3 years ago

Ophiostomatoid fungi isolated from three different pine species in Argentinian Patagonia

M. B. Pildain, M. Rajchenberg, A. Errasti
Pine plantations in Argentinian Patagonia cover ca. 95,000 ha in Chubut, Río Negro and Neuquén provinces. Exotic bark beetles (Orthotomicus laricis, Hylastes ater and Hylurgus ligniperda) commonly occur in freshly cut logs, stumps and slash. These beetles are vectors of “ophiostomatoid” fungi which include primary tree pathogens as well as important agents of blue stain. The aim of this study was to identify these beetle-associated fungi. Sawing mills and pine plantations were surveyed three consecutive years. Fungal isolates from stained logs, processed wood and insect galleries were identified based on morphological and DNA sequence comparisons of ITS and β-tubulin gene regions. Two Grosmannia, one Graphilbum and three Ophiostoma species were identified. Ophiostoma piliferum and O. peregrinum sp. nov. were the most frequently isolated taxa. O. peregrinum occurred in all provinces, colonizing different conifer species and, interestingly, also the native broadleaved species Nothofagus dombeyi. Pine plantation forestry in southern South America includes Argentina, Brazil, Chile, Paraguay and Uruguay. Emerging data from Argentina, Chile and Uruguay revealed some coincidences between these countries, but also several differences, probably, as a result of multiple introduction events.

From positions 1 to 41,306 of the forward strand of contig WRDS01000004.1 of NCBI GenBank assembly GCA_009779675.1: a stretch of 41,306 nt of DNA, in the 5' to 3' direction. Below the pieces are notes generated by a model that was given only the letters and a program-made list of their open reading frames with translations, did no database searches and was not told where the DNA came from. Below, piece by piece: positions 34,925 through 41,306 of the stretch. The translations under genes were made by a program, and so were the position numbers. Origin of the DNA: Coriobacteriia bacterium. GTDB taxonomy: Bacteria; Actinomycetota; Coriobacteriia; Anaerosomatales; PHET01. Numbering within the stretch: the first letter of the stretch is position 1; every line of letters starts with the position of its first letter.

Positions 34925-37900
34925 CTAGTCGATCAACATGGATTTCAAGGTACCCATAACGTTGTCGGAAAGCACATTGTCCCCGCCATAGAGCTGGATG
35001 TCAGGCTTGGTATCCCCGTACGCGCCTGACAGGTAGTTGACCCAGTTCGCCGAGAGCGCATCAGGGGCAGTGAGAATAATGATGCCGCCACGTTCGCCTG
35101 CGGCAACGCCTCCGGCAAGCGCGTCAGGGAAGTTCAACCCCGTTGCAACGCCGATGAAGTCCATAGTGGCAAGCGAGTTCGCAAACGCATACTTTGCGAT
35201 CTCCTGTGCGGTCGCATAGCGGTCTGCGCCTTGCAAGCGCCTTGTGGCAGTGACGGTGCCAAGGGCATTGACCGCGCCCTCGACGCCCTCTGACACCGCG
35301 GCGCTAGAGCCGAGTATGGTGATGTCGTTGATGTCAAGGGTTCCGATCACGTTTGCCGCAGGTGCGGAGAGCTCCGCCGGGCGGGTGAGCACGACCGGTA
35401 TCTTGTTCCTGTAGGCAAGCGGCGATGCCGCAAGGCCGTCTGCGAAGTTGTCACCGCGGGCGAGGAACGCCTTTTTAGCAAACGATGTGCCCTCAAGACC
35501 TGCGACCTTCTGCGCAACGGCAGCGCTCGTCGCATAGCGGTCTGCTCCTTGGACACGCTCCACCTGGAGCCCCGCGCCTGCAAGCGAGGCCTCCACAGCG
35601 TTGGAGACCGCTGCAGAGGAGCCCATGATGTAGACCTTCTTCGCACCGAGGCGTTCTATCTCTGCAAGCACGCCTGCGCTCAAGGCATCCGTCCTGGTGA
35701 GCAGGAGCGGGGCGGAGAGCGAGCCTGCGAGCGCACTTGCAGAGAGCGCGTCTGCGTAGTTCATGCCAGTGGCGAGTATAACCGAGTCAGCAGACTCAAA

Publisher URL: http://onlinelibrary.wiley.com/resolve/doi

DOI: 10.1111/efp.12393

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